Minnesota employers as different as hospitals, retailers and the Vikings find themselves in an uneasy spotlight the Trump administration has trained on a controversial work visa program.

As part of President Donald Trump's Buy American and Hire American initiative, the government recently released for the first time detailed data on employers who secured three-year H-1B visas for college-educated professionals. Local employers and immigration attorneys also report a major increase in paperwork requests and unannounced site visits.

Administration supporters say these steps bring needed transparency to the program, which has been blamed for displacing U.S. workers. But local critics say that instead of meaningful reforms, the government so far has opted for crippling red tape and employer shaming.

"I've not seen this much anxiety in the time I've been doing this," said Chris Wendt, the veteran immigration attorney at the Mayo Clinic, the state's top H-1B employer. "What's going to happen next?"

The new data show Minnesota-based employers enlisted highly educated, well-paid hires through the program, which generally taps foreigners with at least four-year degrees for specialized jobs, especially in IT, science and engineering.

The Buy American and Hire American executive order Trump signed in April directed federal agencies to redouble efforts to prevent abuse of the H-1B program and look for ways to ensure visas go only to the highest-paid, most skilled foreign workers.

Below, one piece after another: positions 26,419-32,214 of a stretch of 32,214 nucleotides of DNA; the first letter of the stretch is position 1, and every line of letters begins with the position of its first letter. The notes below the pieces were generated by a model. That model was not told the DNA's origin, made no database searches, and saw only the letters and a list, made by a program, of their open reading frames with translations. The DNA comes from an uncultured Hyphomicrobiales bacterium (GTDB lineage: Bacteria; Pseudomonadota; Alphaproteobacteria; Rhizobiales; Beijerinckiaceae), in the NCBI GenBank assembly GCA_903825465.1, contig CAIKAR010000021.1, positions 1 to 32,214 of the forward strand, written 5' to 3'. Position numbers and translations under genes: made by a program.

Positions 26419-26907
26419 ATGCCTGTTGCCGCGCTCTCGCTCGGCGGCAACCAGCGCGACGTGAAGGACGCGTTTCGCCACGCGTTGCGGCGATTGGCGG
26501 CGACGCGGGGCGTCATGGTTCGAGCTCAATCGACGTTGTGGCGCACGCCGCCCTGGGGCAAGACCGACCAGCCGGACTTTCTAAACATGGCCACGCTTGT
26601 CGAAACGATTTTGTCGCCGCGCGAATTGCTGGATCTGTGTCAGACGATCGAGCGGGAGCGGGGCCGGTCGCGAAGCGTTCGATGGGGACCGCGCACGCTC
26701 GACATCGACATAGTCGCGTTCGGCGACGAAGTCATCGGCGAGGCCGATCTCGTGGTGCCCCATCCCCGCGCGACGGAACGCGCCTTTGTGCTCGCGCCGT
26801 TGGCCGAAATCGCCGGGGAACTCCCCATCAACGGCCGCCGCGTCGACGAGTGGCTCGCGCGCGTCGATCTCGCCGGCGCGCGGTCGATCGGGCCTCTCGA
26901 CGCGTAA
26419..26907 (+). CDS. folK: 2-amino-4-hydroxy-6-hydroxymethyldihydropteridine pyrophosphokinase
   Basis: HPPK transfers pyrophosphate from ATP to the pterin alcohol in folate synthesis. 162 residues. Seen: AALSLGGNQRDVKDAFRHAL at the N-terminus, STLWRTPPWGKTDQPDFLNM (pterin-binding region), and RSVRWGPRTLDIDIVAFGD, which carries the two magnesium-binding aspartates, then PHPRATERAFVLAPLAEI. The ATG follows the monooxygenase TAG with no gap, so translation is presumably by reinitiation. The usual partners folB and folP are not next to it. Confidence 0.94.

In recent weeks, U.S. Citizenship and Application Services, the agency that handles H-1B applications, put out data breaking down H-1Bs approved in 2015 and 2016 by employer ­— an unprecedented trove that includes information about the education and salaries of hires.

The 10 Minnesota employers awarded the most H-1Bs together secured 858 visas in 2016. They reported an average salary of $108,000 for these hires. More than 75 percent of the visas went to hires with advanced degrees. More than 80 other local employers used the program to hire anywhere from one to a dozen workers.

Minnesota employers, however, are not the biggest users of H-1Bs in the state. According to MyVisaJobs.com, a website that compiles data on a preliminary application that employers file, the top three applicants for Minnesota-based positions in 2016 were Indian IT outsourcing companies. The companies, which contract with unidentified U.S. employers to bring in H-1B workers, put in about 2,000 out of almost 10,000 applications and reported an average salary of $70,000. Corporations with a presence in the state, such as IBM, also outpaced Minnesota-based companies.

Some local employers, such as 3M and Medtronic, declined to comment. Others stressed that their H-1B hires are a tiny fraction of their workforce and bring in important talent.

At the University of Minnesota, with the second largest number of visas in 2016, the overwhelming majority are professors and researchers. More than 70 percent have doctorates. As many as 20 percent are U graduates.

"What we are doing and should be doing is looking for the best and brightest minds," said Mark Schneider, the university's associate director for employment-based visas.

Mayo, which employs more than 63,000 people overall, said many of the employees it hires through the H-1B program are physicians, but it also enlists data researchers and other staff. Some of its 224 approved petitions last year were for clinics in other states.

Anti-visa crusade?